Hey there, time traveller!
This article was published 15/9/2013 (1178 days ago), so information in it may no longer be current.
Alberta is arguably the wealthiest jurisdiction in all North America and perhaps the world. Yet there is never enough money in the public coffers to sustain Alberta as a functioning society.
Amidst manifest opulence, the province's minimum wage is the lowest in the country, and real wages for the bottom 90 per cent are scarcely higher than they were three decades ago, eaten away by inflation. Homelessness, spousal abuse and suicide blight the social landscape. The daily news carries repeated stories of over-crowded schools and hospitals, strained universities and of seniors living in sub-standard care facilities; and of underpaid and over-worked child-care and day home workers, correctional officers, nurses, public school teachers, social workers and on and on.
It is not hyperbole to say that Alberta's social infrastructure is close to breaking.
There is, of course, money. And a lot of people are also doing quite well. They're the ones that, as my Newfoundland friends remark, are "on the oil." CEOs, accountants, trades people -- young or old -- can make a small fortune in no time, though they often lose it as quick, as long as they are in some way tied to the oil-patch. The rest of the province is left to beg, however, for the scraps that remain.
Before the last provincial election in 2012, Premier Alison Redford promised to change all this. Some thought she might take on the oil companies and raise royalty rates above their bargain-basement level, and perhaps even marginally raise taxes so that the province's finances might be stabilized. But none of this has happened. Alberta remains, as former Premier William Aberhart lamented in the 1930s, a place of "poverty amidst plenty."
Why is this the case?
One could look for answers in a lot of places. But lately, my thoughts have drifted to Florence, Italy. There are a lot of reasons to think of Florence; it is, I will admit, one of my favourite cities. Its beauty owes much to the Medici family that controlled the city for several centuries, beginning in the late 1300s.
But medieval Florence, like other European cities of the time, was no picnic. Poverty, illness, and death lurked in the darkening shadows; life was, to adopt Hobbes' famous description, "nasty, brutish, and short." Florence's allure today masks this truth.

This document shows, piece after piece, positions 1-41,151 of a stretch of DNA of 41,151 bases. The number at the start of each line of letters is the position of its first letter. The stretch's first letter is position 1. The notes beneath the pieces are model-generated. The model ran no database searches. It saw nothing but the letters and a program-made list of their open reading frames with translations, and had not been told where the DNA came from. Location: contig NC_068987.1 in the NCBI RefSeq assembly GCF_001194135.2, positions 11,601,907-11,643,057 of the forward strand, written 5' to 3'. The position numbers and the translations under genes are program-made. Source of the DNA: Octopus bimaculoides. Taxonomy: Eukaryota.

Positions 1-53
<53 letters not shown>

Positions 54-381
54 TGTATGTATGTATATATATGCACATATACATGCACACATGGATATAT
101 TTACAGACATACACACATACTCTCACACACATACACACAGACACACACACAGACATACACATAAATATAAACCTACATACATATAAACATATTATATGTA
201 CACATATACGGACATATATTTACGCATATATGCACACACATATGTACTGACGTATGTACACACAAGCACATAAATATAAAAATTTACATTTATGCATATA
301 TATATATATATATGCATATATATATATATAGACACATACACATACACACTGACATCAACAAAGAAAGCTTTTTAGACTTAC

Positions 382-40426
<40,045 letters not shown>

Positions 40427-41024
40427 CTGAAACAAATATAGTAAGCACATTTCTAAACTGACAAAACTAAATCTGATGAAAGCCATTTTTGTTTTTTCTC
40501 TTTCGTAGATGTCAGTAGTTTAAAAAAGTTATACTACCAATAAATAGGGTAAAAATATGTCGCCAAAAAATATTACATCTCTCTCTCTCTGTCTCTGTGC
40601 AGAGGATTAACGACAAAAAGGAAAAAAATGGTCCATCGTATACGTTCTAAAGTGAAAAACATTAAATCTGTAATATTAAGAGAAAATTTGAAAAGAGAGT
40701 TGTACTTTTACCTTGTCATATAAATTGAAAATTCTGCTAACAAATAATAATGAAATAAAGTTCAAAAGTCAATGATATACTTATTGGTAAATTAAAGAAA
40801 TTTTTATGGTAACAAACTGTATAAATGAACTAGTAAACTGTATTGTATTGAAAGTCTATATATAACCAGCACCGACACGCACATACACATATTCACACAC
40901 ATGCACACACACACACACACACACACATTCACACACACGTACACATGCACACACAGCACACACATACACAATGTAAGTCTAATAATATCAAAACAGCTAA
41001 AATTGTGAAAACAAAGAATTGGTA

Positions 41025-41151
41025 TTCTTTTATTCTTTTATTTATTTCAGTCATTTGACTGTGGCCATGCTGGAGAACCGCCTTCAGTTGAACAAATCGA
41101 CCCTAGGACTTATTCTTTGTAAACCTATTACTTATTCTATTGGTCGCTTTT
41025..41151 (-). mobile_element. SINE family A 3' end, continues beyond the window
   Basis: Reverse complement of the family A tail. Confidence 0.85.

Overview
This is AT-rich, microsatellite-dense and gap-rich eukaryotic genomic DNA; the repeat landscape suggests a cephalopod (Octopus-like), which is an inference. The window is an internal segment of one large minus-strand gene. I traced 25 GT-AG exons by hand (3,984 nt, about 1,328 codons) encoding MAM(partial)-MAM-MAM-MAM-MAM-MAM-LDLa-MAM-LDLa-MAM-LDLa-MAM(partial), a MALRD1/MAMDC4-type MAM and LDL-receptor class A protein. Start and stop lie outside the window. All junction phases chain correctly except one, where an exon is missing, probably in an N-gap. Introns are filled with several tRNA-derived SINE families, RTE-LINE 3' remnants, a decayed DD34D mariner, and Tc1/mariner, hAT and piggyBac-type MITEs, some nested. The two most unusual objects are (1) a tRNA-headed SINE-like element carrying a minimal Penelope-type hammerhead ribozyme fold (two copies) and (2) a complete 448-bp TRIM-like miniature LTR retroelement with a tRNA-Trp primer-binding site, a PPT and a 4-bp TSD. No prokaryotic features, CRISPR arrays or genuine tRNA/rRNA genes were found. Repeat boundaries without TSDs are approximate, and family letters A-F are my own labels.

Still, the story of the Medicis also carries a lesson for Alberta, and elsewhere, about what does -- and doesn't -- get done in an economy controlled by the few. It's a lesson that begins with demystifying what mainstream economics blandly calls "supply and demand."
According to economic theory, supply rises when there is a demand for a particular good or service, whether coffee or fresco painters. When demand falls, the result of changed tastes, cheaper substitutes or a saturation of supply, the amount produced will also fall, perhaps slowly, perhaps with great speed, until establishing a new (temporary) equilibrium. The market economy so constructed is proudly described as amoral, albeit self-interested.
The central word in all this is "demand." In order to fully understand demand, it is useful to contrast the term with a similar, but distinctly different, word, "need." Every individual -- every society -- has needs. One may be certain that Florentine society had a raft of needs not terribly unlike Alberta today.
But need is not demand. Demand refers to the ability to pay. The Medicis wanted monuments to their status that would ensure their family's eternal grandeur, and they got them. Common aphorisms such as, "He who pays the piper calls the tune," capture this truth.
Mainstream economics hides the truth of the "who" behind economic power. This is no more true than in Alberta where the province's Medicis -- the oil industry, its hand-maiden government and a bevy of lobbyists -- work constantly to convince Albertans that the way the economy is structured is natural and unassailable. The proof of these efforts can be seen in the corporate towers that stand as monuments above the skylines of Calgary and Edmonton, while on the streets below too many Albertans wonder where all the money went.
Trevor W. Harrison is a political sociologist at the University of Lethbridge and director of Parkland Institute, an Alberta-based think-tank.